Concerning Tensairity structure the requirement of a permanent control of the pressure is a serious issue. And also the weight of the compression element (generally a rod) and the cable is both not very high but not negligible. I think some lattice structure could replace it in some cases.

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Don’t trust this completely. It’s focused on single kite designs.
Kite stacking changes tension and scaling rules in a very important way.
Check out…


Would be interested to see how the strutless design copes with stacking.

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Section 6 of the paper can be thought of as Rolf Luchsinger’s 2004 answer to, will air beams scale, which is similar to the question Tallak is asking here. His answer is not really, and here is the physics to back that up.

Control of the pressure is an issue with any inflatable structure. That should be less of an issue with a tensiarity beam than an air beam because of the lower volumes and pressures, for equal strength. You could try to do calculations about when it is better to use one or the other, air beam vs tensairity beam (vs rigid wing). Since there are people doing each of the above, each must have their advantages and disadvantages.

I’m wondering, what would a LEI kite look like that had a Reynolds number of 7 million?

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I see now that the airush kite is no longer on the market, possibly replaced by a single strut kite. In this interview, North’s designer Pat Goodman (previously Cabrinha) states that five struts are necessary to deal with gusty winds. https://m.youtube.com/watch?v=18ISe4gZ1h0

To be honest, making a power plant that does not tackle varying and bad wind is a showstopper. So though not necessary for a proof of concept, it is a worthwhile discussion.

A kite for AWE must be able to be used in a wide range of winds. The wind close to ground is probably very weak. When landing, a low mass will make sure the stall speed is as low as possible, so that you dont need to land really hard and heavy. When looping without multi kite speed support, the mass will have a massively detrimental effect on power generation. When crashing, low mass reduces the impact energy.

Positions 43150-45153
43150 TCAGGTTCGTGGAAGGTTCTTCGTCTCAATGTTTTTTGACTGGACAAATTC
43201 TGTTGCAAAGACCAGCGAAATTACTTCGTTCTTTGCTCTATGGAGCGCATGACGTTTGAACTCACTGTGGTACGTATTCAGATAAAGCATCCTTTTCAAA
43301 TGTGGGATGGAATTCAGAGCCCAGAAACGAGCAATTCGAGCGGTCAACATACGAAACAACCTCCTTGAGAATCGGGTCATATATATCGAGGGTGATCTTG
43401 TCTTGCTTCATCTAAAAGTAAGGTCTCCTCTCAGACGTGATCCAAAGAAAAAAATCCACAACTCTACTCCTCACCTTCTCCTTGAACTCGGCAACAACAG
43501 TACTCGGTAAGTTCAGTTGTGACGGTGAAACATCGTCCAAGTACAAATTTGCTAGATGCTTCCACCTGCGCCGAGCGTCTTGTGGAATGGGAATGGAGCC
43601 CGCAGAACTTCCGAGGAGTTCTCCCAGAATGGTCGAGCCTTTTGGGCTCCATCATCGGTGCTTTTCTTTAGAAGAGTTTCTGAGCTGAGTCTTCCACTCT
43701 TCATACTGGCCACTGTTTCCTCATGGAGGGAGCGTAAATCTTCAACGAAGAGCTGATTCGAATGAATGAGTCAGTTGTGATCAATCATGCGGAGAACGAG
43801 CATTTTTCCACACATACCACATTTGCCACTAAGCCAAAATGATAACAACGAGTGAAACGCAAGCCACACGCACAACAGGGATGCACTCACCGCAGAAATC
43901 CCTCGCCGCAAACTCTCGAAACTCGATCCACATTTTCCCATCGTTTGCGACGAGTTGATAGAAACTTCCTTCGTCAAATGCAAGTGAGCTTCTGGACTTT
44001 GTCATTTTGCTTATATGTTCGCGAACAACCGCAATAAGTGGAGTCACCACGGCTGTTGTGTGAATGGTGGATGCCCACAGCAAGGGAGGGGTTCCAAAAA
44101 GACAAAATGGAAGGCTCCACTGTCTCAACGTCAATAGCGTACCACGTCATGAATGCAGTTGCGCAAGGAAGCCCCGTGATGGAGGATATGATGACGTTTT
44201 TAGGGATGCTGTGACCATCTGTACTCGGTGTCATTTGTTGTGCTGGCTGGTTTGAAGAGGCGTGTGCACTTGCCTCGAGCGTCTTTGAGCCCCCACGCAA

I am not sure if large LEIs are suitable for large scale utility power generation. They may be suited for smaller scale stuff, eg Kitewinder scale and a bit bigger. To be honest I think at this scale LEI kites are more suitable than most foil kites due to easier handling alone, but I also believe the performance is quite good, especially if the mass is reduced further.

I think the main issues with LEI is the Anhedral wing, the bridle being very low relative to CG and the issues placing control units directly on the wing (rather having a pod with weak mechanical coupling to the kite).

Given an ovean of possibilities and problems, I am just pondering about the LEI and its possibilities in AWE…

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The consequences are not the same. A deflated Tensairity beam can cause the wing to warp and then break the rod, then drop heavy and rigid elements that can be dragged long distances.

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Pierre,

I do not authorize your use of my post below, removed in protest of wrongful Moderation policies that Tallak as a Moderator supports.

Here is actual TUDelft LEI argumentation-

Preprint text- "Kitepower uses flexible leading edge inflatable kites, but these have a scaling disadvantage in that they become heavier with size. A single skin kite has the potential of negating this disadvantage while at the same time being more aerodynamically efficient. "

It would have been great if some of these results had been shared (about LEI scaling). You could not expect someone to readily accept a scaling limit of 30 sqm by your statement. That would mean Kitepower’s 100 sqm kite is worthless? I would rather believe that the 100 sqm kite does work, as they have much more to show for in terms of argumentation